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High School Sports

Alissa Pili, a star in Anchorage basketball, volleyball and track, draws a crowd for signing her name

  • Author: Beth Bragg
    | Sports
  • Updated: November 15
  • Published November 14

Billy Pili, left, gets choked up as he talks about his daughter Alissa Pili, right, during a National Letter of Intent signing ceremony Wednesday at Dimond High. Alissa Pili is headed to USC on a basketball scholarship. (Marc Lester / ADN)

Dreams came true. Tears were shed. Cupcakes were eaten.

Wednesday was a National Letter of Intent signing day for high school athletes who have made their college choices, a day when a teenager signing his or her name on a piece of paper qualifies as a big deal.

Heather Pili, whose daughter was among those in the day's spotlight, can tell you why.

"A free education," she said. "You can't beat that."

Alissa Pili, a 17-year-old senior at Dimond High, was the day's biggest catch, and not just because she is a formidable 6-footer who as a sophomore won a state wrestling championship in the girls' 220-pound weight class.

She is the 2017-18 Max Prep Sports national high school athlete of the year and a 10-time Alaska high school state champion, a multi-sports star who had her pick of colleges — and her pick of sports, for that matter.

Though she has won state titles in basketball, volleyball, track and wrestling, Pili long ago chose basketball as the game that will get her undivided attention in college. More recently she chose to play at USC, the Pac-12 Conference school where her brother, Brandon Pili, is a sophomore defensive lineman on the football team.

"I put them into consideration because my brother's there," Pili said Wednesday, "but seeing it first-hand I was really impressed by the whole family atmosphere. They made me feel like I'm a part of the team already."

Billy Pili grabs his daughter Alissa Pili’s arm and jokingly asks if anyone wants her to go to a different college just before she signs her National Letter of Intent. (Marc Lester / ADN)

Another thing that hooked her was the idea that USC's family atmosphere doesn't end once an athlete's eligibility does.

"They have a saying — it's not a four-year contract, it's a 40-year contract," she said. "Going away from my family is going to be hard, so I'm going to need that."

The second of Heather and Billy Pili's eight children, Pili put her family values on full display at her signing ceremony. Her parents and several siblings sat at a table with her, and members of her large extended family — many wearing cardinal-and-gold USC gear — sat in the bleachers along with a big group of Dimond students.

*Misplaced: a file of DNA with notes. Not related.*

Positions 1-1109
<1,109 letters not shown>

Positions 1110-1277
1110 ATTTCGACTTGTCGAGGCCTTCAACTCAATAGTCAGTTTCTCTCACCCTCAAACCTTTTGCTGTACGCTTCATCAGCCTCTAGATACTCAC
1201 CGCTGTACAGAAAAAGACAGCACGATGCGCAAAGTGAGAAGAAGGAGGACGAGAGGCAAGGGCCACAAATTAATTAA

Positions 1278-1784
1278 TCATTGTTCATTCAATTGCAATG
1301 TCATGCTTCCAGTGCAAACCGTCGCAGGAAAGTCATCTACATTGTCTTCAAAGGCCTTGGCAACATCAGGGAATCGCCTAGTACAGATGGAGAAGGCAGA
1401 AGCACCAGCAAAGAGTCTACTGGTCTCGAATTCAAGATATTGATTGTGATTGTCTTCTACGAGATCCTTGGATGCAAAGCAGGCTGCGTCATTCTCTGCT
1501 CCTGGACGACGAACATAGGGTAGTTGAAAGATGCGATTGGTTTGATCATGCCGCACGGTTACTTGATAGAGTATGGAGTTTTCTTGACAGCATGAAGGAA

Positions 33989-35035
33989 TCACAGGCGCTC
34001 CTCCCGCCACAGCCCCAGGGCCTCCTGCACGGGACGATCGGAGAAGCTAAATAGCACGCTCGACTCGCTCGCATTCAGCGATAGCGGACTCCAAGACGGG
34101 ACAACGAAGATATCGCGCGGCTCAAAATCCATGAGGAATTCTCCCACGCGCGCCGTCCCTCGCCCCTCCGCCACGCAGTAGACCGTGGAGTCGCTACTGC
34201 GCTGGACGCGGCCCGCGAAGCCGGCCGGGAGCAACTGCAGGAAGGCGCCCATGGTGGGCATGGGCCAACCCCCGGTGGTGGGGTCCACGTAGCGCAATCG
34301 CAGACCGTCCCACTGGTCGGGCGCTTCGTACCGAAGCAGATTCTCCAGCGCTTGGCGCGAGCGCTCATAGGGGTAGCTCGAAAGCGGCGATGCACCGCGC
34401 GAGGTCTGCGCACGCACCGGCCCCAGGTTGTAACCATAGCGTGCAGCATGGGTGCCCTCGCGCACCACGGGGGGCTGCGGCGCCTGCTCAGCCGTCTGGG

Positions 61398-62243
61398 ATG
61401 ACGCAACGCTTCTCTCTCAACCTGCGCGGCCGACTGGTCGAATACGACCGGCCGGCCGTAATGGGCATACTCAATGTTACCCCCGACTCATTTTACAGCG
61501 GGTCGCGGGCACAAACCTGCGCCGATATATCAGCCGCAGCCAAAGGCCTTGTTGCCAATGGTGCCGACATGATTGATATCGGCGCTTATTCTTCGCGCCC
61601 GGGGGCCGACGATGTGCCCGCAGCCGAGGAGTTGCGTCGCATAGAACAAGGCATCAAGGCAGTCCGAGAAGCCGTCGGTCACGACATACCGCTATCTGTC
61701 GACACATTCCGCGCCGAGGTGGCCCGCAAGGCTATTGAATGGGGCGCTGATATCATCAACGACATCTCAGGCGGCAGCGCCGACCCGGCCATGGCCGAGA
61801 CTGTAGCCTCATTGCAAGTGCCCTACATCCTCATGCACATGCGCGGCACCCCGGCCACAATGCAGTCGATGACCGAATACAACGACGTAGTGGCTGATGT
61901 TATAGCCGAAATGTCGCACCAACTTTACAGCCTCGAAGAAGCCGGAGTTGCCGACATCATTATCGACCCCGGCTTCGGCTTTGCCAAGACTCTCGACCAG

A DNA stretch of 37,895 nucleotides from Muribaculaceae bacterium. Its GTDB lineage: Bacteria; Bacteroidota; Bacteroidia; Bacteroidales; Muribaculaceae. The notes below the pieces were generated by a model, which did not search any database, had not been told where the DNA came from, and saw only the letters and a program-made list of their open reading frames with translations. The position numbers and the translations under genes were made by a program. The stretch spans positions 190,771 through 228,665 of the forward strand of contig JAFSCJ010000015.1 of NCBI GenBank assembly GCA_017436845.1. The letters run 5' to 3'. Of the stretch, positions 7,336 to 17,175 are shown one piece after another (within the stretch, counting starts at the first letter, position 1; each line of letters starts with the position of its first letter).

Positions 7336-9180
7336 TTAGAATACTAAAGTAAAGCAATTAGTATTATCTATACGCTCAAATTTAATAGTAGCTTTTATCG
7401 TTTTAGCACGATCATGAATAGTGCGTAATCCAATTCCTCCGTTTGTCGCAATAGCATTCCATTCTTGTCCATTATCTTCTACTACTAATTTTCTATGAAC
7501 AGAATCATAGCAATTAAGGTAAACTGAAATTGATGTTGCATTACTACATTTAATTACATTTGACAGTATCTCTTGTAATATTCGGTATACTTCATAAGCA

Banners, flowers, leis and cupcakes made the event festive. Billy Pili was initially too choked up to say much about his daughter's achievement but he recovered in time to lighten the mood. As Alissa began to sign her letter of intent, her dad grabbed her arm. "Anybody want her to go someplace else?" he joked.

A hallway or two away, in Dimond's multi-purpose room, another family gathered for cupcakes and tears.

Kady Bryant gets ready to sign a National Letter of Intent to join the University of Oregon’s acrobatic and tumbling team. (Marc Lester / ADN)

Kady Bryant hasn't earned the headlines or national honors that Pili has — few from Alaska's Class of 2019 have — but Wednesday was a big day for her too.

Flanked by giant gold balloons spelling out "UO DUCKS," she signed a letter of intent with Oregon, where she'll be a member of the school's acrobatics and tumbling squad.

Acrobatics and tumbling isn't an NCAA sport — it is governed by the National Collegiate Acrobatics and Tumbling Association — but the team is part of Oregon's athletic program and it offers scholarships.

Earning one of them was a dream come true for Bryant, 18.

"As long as I can remember I've wanted to be a Duck," an emotional Bryant said after signing her letter of intent. "My cousin is an UO alum and she's been dressing me up in Ducks gear since I was little."

Bryant was 10 years old when that cousin, 2008 Oregon grad Allyson Berg, told her the Ducks had started an acrobatic and tumbling program. "I had just started doing competitive cheerleading, so from that background I came to this," Bryant said.

Berg, who was among those who watched Bryant sign her letter of intent, remembers telling her cousin about Oregon's team back in 2010. "I said, hey, this is right up your alley," she said. "For her to actually follow through is incredible."

Division I signings

Kady Bryant, Dimond — Oregon acrobatics and tumbling

Ethan Davis, West — Lehigh track and cross country

Corina Froehle, Bartlett — Eastern Washington women's soccer

Isabel List, Colony — Montana volleyball

Alissa Pili, Dimond — USC women's basketball

Izzy Powers, Chugiak — Hawaii-Manoa swimming

Azaria Robinson, East — New Mexico women's basketball

Non-NCAA sports

Kady Bryant, Dimond — Oregon acrobatics and tumbling

Ellie Mitchell, West — Colorado Mesa, mountain biking and cyclocross

Submit letter-of-intent signings to sports@adn.com and we'll add them to this list.

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